Changing lives in Northern Vanuatu – Australian Aid: Friendship Grant

Churches of Christ in Queensland is thrilled to receive an Australian Aid: Friendship Grant  from the Australian Government to further the Churches of Christ Medical Santo Community Based Rehabilitation program in Vanuatu. The program commenced as a six month project in 2018 and will now continue through 2019.

The $60,000 grant will support four local Community Based Rehabilitation workers to identify and provide support for people living with a disability, and their carers, in the community.

Community Based Rehabilitation is based on empowerment and dignity and aims to increase a person's participation in their own community through a range of initiatives including employment, education, cultural activities or attending training. It increases awareness of the rights of people living with disabilities through the facilitation of information sessions at local schools, churches and community groups.

Two volunteer physiotherapists from Churches of Christ in Queensland will provide professional support, training the local workers, facilitating relationships with local service providers and government departments and advising on referrals and goals.

Medical Santo Executive Manager, Lyn Cox is delighted the grant will support a continuation of the Community Based Rehabilitation program in the region.

“Medical Santo is unique - the Community Based Rehabilitation team is fully integrated with the Medical Santo medical, nursing and allied health clinic services which provides a multidisciplinary team to address the full continuum of care for people living with a disability and/or their carers.”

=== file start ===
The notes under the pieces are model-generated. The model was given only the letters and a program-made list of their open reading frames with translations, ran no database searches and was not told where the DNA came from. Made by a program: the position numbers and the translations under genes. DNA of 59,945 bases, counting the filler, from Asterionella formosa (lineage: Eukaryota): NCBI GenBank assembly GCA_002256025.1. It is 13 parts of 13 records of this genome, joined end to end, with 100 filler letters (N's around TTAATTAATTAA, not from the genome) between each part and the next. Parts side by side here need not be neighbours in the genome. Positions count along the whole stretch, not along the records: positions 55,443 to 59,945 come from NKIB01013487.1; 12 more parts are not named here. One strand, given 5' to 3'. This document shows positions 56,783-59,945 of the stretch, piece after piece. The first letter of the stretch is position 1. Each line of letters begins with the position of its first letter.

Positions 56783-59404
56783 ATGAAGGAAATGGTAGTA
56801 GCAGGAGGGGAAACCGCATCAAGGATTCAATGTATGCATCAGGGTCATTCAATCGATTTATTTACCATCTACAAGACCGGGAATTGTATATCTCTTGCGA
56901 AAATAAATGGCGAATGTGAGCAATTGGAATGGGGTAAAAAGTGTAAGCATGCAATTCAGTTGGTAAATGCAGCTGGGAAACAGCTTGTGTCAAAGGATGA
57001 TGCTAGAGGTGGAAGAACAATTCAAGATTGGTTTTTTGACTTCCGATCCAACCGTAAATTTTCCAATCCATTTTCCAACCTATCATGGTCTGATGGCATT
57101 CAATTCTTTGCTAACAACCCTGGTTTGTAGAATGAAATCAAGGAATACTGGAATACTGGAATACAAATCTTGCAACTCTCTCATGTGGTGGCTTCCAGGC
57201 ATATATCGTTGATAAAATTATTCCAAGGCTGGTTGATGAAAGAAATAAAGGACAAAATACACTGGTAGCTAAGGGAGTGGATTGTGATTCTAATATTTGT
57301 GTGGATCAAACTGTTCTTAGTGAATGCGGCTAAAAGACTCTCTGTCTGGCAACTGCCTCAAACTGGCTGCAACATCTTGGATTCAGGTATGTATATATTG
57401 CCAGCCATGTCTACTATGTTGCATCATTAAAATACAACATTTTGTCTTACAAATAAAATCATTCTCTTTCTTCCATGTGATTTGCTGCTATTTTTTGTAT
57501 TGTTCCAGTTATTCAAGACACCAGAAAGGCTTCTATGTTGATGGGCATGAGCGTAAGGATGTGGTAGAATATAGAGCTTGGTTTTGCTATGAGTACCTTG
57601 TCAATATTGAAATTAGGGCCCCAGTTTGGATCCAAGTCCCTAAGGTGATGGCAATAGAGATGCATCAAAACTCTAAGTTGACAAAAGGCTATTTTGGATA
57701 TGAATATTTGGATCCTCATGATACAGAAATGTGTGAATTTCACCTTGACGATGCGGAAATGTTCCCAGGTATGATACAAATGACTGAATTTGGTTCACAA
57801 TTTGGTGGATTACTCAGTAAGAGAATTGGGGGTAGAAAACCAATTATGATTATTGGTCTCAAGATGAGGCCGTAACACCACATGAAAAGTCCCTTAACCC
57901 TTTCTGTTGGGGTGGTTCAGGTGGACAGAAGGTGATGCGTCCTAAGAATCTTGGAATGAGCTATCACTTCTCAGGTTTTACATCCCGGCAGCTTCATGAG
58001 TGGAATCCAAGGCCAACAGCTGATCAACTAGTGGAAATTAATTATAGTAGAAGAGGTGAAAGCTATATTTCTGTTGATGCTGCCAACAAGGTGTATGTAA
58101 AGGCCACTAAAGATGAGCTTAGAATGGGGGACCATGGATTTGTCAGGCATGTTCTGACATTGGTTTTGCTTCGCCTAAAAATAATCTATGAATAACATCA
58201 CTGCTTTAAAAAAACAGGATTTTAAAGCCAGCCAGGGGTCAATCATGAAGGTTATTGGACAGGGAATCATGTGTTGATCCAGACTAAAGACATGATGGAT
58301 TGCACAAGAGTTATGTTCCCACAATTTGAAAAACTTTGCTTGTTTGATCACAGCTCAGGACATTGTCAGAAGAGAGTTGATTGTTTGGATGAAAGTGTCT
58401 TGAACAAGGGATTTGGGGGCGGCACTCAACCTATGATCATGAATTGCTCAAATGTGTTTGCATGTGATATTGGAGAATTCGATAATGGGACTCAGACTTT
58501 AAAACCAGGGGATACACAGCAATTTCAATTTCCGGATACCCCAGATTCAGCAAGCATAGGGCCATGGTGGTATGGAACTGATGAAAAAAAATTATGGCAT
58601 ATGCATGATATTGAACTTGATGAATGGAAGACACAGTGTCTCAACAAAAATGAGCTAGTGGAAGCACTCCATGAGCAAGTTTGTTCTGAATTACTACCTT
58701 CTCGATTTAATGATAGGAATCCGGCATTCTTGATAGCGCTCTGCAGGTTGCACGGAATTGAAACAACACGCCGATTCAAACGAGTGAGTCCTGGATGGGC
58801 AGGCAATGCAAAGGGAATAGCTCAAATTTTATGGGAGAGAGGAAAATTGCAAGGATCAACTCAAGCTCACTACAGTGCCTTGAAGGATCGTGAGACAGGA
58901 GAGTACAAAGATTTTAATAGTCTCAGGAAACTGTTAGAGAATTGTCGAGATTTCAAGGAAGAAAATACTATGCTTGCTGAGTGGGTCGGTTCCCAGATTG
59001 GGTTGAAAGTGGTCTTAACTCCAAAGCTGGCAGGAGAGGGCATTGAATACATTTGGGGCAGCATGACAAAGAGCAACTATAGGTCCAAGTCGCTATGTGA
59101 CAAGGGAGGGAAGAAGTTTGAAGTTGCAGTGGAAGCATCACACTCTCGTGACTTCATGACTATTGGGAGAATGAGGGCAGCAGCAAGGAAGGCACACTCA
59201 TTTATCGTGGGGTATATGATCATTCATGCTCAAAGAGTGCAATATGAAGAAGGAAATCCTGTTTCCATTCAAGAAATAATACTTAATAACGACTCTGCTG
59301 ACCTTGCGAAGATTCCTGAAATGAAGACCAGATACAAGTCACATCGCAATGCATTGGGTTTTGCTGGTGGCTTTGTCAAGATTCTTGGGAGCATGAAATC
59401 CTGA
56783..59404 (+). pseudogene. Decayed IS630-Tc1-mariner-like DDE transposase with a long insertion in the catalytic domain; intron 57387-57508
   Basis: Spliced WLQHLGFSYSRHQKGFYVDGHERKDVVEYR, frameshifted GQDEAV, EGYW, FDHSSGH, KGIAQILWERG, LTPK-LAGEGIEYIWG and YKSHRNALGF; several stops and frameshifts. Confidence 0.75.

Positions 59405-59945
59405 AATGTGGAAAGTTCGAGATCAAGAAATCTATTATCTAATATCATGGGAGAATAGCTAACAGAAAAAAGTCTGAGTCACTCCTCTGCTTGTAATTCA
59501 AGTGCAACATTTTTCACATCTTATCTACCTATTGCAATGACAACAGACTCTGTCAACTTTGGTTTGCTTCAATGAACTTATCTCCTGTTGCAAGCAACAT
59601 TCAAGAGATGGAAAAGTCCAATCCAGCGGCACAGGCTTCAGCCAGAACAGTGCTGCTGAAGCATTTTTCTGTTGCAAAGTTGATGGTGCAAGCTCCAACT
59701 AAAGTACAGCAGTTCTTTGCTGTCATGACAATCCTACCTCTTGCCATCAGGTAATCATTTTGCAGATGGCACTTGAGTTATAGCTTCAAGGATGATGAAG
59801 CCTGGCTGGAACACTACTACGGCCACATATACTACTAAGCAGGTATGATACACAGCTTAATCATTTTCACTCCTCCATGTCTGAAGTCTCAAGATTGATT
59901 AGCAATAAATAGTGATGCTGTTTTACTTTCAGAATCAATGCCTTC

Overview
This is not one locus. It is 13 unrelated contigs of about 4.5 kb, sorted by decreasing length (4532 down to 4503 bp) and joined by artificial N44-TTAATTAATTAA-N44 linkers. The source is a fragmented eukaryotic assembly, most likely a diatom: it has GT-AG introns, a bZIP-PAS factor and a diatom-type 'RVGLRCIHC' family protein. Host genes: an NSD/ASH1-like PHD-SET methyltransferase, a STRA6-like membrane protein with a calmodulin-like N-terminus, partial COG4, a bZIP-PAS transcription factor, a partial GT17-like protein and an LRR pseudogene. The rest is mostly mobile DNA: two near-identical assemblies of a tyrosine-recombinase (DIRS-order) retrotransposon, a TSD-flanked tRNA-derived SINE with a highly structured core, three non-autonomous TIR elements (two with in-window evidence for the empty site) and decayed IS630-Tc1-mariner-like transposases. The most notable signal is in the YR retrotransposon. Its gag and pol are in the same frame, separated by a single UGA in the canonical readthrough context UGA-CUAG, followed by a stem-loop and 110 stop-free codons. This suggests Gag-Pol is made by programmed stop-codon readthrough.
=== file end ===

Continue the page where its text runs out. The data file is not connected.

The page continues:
“We’re really looking forward to continuing our partnership work with the Vanuatu Government, local provinces and strengthening our community networks in the region to continue to deliver this wonderful initiative,” Lyn said.

During 2018, Community Based Rehabilitation workers identified 280 people living with a disability across communities on the islands, ranging from young children to the elderly requiring care and assistance.

“According to the World Health Organisation, people living with a disability and their families in developing nations suffer extra economic and social disadvantage because of lack of services and stigmas around disability. This can result in families slipping into a cycle of poverty and abuse, which can impact the family for generations to come,” Lyn said.

“The Community Based Rehabilitation program aims to empower those living with a disability and their families to participate in education, livelihood and social opportunities, as well as educating the local community and reducing the stigma around disability.”

Since 2013, Medical Santo has provided primary health, emergency and allied health care from the clinic based in Luganville along with mentoring and training of medical staff in the local hospital.

Teams have also been sent out to many rural communities in the northern islands of Vanuatu.

Medical Santo has delivered care to over 24,000 people since opening and will continue to assist the people and change the lives of those in Northern Vanuatu into the future.


Posted February 7, 2019 in News